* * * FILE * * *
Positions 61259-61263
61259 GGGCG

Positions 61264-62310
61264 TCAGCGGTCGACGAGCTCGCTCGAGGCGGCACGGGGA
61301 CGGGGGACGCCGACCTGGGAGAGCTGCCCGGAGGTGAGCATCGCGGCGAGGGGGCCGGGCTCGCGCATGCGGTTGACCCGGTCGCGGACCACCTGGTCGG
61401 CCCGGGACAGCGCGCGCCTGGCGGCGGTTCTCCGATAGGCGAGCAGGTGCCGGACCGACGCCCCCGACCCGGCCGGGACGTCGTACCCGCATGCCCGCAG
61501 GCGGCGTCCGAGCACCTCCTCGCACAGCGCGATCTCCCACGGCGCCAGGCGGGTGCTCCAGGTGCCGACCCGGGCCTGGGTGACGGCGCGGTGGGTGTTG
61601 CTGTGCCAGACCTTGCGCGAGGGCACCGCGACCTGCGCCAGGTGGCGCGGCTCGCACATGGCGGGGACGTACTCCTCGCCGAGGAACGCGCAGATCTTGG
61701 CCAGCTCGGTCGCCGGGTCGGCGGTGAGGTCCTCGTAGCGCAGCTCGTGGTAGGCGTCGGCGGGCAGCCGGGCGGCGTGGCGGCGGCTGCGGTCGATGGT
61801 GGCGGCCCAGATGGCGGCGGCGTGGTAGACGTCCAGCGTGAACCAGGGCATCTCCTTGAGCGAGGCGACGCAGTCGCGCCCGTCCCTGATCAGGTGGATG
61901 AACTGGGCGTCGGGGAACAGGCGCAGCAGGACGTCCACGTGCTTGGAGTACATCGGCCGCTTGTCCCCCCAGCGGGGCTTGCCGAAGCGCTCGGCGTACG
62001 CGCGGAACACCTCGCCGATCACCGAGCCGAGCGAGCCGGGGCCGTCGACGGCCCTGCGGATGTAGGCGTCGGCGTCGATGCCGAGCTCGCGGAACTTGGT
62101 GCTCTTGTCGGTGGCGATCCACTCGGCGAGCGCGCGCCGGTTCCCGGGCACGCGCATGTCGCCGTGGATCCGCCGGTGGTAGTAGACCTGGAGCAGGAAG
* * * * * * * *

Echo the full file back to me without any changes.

Positions 61259-61263
61259 GGGCG

Positions 61264-62310
61264 TCAGCGGTCGACGAGCTCGCTCGAGGCGGCACGGGGA
61301 CGGGGGACGCCGACCTGGGAGAGCTGCCCGGAGGTGAGCATCGCGGCGAGGGGGCCGGGCTCGCGCATGCGGTTGACCCGGTCGCGGACCACCTGGTCGG
61401 CCCGGGACAGCGCGCGCCTGGCGGCGGTTCTCCGATAGGCGAGCAGGTGCCGGACCGACGCCCCCGACCCGGCCGGGACGTCGTACCCGCATGCCCGCAG
61501 GCGGCGTCCGAGCACCTCCTCGCACAGCGCGATCTCCCACGGCGCCAGGCGGGTGCTCCAGGTGCCGACCCGGGCCTGGGTGACGGCGCGGTGGGTGTTG
61601 CTGTGCCAGACCTTGCGCGAGGGCACCGCGACCTGCGCCAGGTGGCGCGGCTCGCACATGGCGGGGACGTACTCCTCGCCGAGGAACGCGCAGATCTTGG
61701 CCAGCTCGGTCGCCGGGTCGGCGGTGAGGTCCTCGTAGCGCAGCTCGTGGTAGGCGTCGGCGGGCAGCCGGGCGGCGTGGCGGCGGCTGCGGTCGATGGT
61801 GGCGGCCCAGATGGCGGCGGCGTGGTAGACGTCCAGCGTGAACCAGGGCATCTCCTTGAGCGAGGCGACGCAGTCGCGCCCGTCCCTGATCAGGTGGATG
61901 AACTGGGCGTCGGGGAACAGGCGCAGCAGGACGTCCACGTGCTTGGAGTACATCGGCCGCTTGTCCCCCCAGCGGGGCTTGCCGAAGCGCTCGGCGTACG
62001 CGCGGAACACCTCGCCGATCACCGAGCCGAGCGAGCCGGGGCCGTCGACGGCCCTGCGGATGTAGGCGTCGGCGTCGATGCCGAGCTCGCGGAACTTGGT
62101 GCTCTTGTCGGTGGCGATCCACTCGGCGAGCGCGCGCCGGTTCCCGGGCACGCGCATGTCGCCGTGGATCCGCCGGTGGTAGTAGACCTGGAGCAGGAAG